Even within the traditional schema, this suggests odd consequences. A corvette has more need of a human crew than a battleship does. A squadron of battleships blazing away at their enemy counterparts in open space does not really call for a lot of high-level decision making, just intensive number crunching. Exercising gunboat diplomacy, on the other hand, or ordering a suspicious spacecraft to stand by for boarding and inspection, calls for policy judgment.
And suppose for a moment that kinetic weapons are dominant. This evokes an image of 'missile ships,' but is that really how it plays out? Say that an enemy war force (of whatever composition) is on orbit from Mars to Ceres, and Earth wants to send a force to intercept it. This does not call for missile ships, it calls for missiles. By definition you don't expect to recover kinetic weapons; their whole purpose is to smash into their target. Expendable buses can use all their propellant for a fast intercept, and use their own mass for whacking the enemy. If you need some battle managers closer than light minutes away, send a control craft along behind them, perhaps fitted with defensive – but not offensive – armament.
If beam weapons are dominant the picture is slightly more classical, but only slightly. Laser platforms don't cannonball themselves into the enemy, and since they are expensive and (unless wrecked) reusable, you would like to recover them if you can. But there is still no inherent reason to put a crew aboard one. It zaps, and is zapped back. The prospects of repairing it in the heat of battle are iffy, or more than iffy, and the repair crew with its life support is an additional expense and vulnerability.
Repairs after battle are more plausible, and for extended missions you might well want maintenance techs as well as a command staff, plus supplies, workshops, and other logistic facilities. But the spacecraft needed to carry all this are more like transport auxiliaries than men-of-war. They might also be largely modular, more like trains than ships. For that matter, fit a military space station with drive engine and tankage and you have a mobile support base. If you win, it becomes an orbital base supporting your forces around the objective. What it never becomes is a 'battleship,' or anything that fits the familiar warship typology.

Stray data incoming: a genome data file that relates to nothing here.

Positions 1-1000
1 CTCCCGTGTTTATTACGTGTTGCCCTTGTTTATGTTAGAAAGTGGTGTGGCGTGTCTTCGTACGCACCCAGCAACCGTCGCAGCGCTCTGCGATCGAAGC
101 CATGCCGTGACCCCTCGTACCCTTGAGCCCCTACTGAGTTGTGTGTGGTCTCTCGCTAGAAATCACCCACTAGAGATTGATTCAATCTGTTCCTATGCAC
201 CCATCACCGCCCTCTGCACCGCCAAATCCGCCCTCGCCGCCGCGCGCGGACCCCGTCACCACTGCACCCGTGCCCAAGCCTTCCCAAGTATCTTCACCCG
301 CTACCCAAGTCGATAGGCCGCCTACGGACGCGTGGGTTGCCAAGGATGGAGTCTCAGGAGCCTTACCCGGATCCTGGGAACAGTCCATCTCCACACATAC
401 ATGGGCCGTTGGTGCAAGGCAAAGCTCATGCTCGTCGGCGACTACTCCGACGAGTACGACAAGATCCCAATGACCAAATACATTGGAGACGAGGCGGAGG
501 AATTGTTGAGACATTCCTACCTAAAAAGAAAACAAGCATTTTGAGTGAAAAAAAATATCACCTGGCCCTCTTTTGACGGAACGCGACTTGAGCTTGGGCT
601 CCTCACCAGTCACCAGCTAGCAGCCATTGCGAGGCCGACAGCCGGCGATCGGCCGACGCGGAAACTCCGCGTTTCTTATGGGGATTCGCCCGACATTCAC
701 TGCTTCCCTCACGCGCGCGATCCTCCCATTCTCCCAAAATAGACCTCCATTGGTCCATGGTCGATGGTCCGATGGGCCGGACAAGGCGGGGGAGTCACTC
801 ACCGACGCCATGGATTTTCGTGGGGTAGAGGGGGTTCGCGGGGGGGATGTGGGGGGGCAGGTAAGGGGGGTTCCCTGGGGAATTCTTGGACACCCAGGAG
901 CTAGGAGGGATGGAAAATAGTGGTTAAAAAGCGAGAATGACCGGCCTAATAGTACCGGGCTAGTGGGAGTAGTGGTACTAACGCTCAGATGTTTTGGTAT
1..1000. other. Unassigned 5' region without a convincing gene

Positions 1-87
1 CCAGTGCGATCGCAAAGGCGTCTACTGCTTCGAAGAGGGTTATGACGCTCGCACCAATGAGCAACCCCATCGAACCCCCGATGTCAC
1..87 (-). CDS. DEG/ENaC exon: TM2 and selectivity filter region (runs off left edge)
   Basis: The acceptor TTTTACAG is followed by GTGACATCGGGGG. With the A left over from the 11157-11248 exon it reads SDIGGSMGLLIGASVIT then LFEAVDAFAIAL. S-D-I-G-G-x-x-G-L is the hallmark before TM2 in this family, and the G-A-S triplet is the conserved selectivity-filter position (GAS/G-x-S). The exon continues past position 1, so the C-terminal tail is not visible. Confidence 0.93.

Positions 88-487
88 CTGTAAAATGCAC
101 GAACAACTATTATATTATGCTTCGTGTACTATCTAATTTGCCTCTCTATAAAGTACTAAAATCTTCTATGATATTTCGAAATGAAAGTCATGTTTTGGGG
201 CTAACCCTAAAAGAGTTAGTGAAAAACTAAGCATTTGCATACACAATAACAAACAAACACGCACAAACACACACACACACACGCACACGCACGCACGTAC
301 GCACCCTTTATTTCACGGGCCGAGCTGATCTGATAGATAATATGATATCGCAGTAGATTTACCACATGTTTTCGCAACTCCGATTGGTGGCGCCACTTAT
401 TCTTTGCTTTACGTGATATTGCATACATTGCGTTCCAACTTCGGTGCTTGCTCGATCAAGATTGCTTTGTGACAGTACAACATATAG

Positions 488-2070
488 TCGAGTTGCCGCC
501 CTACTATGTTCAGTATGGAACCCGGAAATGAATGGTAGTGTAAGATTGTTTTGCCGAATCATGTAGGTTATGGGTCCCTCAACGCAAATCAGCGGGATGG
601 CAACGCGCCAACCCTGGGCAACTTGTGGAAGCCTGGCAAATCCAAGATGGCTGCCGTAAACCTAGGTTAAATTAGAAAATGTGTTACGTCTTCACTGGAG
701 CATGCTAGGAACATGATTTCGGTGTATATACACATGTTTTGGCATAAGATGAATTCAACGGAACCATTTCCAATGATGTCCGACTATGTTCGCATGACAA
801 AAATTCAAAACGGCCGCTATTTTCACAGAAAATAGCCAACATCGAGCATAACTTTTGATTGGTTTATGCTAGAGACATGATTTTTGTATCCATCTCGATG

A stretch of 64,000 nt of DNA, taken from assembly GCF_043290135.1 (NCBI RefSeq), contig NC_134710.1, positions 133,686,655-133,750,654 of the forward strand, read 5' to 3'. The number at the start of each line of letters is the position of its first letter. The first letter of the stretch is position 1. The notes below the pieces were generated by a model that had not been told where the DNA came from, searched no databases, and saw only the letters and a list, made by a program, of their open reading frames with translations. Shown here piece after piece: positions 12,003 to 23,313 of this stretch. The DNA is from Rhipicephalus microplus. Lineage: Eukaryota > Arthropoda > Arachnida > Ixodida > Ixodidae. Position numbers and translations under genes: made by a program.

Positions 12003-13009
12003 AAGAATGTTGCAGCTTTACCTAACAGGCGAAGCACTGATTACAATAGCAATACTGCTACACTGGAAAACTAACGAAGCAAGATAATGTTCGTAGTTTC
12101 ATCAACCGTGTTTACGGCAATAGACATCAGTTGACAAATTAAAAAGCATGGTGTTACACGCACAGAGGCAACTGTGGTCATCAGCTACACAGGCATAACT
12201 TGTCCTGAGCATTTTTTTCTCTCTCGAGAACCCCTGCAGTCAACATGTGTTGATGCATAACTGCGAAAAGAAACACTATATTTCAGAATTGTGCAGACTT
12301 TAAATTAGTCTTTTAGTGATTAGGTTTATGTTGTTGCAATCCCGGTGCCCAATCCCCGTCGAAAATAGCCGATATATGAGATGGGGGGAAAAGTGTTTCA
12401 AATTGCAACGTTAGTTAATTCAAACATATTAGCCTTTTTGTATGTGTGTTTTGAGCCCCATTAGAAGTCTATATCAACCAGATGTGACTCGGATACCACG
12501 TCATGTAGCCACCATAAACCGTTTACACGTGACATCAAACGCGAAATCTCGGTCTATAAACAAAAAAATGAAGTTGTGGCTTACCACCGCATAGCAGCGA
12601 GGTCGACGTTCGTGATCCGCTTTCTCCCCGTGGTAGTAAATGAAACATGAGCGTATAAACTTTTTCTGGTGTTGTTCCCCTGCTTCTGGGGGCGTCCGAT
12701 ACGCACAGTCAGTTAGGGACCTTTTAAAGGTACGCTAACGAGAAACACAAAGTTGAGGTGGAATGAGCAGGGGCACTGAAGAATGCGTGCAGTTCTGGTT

It isn't even a Death Star, because while it may carry defensive armament there is no particular reason to mount a huge weapon laser aboard it, and good reason not to. If you scale the whole thing down for long range patrol you might call it a cruiser, but really it resembles a cruiser not much more than raiding cavalry does.
Thus, in broad (and sketchy) outline we have a picture of space forces that has little in common with traditional naval fleets. The largest spacecraft, perhaps, are mobile military stations with command and logistic facilities and personnel, not intended for direct fighting. They control and support weapon platforms, some of which might be quite big, whether these are laser platform or kinetic killer buses. You probably also have remote sensor platforms. And you no doubt have patrol/inspection craft, manned and fairly small, to put boots in the airlock when called for.
Taken as a whole you might call it a fleet. But it more nearly resembles a mobile, distributed, and networked fortification, deploying in action into a three-dimensional array of weapon emplacements, observation posts, and patrol details, all backed up by a command and logistics center. (Armies in SPAAACE !!!) Very little of it fits our template of 'space warships,' because it is designed for space, not simply borrowed from the sea.
Okay, your turn. You may fire when ready.
Related links: Part I and Part II of this series. And I took on the unglamorous little detail of logistics here.
Image source page.